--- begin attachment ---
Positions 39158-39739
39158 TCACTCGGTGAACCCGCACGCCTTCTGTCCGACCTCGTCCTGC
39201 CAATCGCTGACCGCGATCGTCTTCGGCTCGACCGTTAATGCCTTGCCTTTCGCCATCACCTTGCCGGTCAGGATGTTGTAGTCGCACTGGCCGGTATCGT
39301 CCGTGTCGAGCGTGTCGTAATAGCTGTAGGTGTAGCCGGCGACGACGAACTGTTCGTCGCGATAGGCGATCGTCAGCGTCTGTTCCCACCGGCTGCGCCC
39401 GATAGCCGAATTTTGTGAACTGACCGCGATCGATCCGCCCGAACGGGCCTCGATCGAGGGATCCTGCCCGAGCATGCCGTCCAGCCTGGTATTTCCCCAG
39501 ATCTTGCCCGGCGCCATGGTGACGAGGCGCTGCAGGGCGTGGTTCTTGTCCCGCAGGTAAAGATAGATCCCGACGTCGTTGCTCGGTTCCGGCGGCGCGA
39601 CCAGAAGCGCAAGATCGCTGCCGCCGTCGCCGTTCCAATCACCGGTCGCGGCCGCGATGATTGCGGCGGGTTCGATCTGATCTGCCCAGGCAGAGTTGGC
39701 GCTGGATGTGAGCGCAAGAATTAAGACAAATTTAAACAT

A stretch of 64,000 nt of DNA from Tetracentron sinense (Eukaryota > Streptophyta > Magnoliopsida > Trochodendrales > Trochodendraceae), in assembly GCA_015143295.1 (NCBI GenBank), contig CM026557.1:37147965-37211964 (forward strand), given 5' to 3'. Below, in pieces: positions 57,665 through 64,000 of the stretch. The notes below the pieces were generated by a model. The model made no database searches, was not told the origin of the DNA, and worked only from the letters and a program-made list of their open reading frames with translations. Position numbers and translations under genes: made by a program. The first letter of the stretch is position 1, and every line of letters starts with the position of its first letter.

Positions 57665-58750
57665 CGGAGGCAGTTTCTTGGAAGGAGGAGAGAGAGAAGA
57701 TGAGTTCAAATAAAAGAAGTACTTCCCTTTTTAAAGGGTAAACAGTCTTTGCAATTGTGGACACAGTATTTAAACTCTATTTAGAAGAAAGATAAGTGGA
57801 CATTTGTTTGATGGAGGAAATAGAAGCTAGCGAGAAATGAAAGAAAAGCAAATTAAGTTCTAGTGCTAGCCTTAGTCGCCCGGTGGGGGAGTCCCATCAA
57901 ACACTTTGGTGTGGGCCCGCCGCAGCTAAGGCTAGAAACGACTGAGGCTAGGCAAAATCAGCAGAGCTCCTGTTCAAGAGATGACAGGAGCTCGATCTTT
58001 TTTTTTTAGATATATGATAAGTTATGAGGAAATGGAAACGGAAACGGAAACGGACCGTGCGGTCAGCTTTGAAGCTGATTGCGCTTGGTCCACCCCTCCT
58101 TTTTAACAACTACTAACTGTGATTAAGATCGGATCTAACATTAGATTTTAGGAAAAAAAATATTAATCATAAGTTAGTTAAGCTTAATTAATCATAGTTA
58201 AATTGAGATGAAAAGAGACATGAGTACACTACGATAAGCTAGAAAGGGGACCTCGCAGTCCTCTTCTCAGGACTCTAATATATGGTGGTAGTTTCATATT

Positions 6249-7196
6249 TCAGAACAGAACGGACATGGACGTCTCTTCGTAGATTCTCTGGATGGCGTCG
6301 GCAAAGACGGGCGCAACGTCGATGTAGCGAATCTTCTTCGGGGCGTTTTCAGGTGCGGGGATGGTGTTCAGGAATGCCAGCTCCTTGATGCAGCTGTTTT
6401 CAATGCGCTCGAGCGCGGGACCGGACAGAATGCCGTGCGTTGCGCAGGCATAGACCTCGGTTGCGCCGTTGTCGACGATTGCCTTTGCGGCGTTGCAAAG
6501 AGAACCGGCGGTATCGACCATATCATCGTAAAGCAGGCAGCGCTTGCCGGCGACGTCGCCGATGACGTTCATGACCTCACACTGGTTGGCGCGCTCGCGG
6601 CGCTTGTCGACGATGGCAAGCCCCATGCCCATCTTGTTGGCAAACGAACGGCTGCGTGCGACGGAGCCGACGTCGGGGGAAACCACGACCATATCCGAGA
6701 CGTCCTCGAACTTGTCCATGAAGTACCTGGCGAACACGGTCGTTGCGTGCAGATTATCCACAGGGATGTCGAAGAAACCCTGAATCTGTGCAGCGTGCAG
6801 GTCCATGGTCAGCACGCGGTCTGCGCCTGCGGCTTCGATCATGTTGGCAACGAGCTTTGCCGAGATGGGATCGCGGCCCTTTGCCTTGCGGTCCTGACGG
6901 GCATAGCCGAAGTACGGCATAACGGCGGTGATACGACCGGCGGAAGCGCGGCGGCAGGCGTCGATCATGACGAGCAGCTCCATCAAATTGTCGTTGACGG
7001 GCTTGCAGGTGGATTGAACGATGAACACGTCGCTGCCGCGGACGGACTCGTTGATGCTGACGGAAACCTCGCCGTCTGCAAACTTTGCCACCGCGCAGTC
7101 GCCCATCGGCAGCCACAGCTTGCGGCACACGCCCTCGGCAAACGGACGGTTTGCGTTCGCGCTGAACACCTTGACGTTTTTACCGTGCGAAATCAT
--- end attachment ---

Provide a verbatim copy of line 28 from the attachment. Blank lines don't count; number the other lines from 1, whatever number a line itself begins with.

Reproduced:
7101 GCCCATCGGCAGCCACAGCTTGCGGCACACGCCCTCGGCAAACGGACGGTTTGCGTTCGCGCTGAACACCTTGACGTTTTTACCGTGCGAAATCAT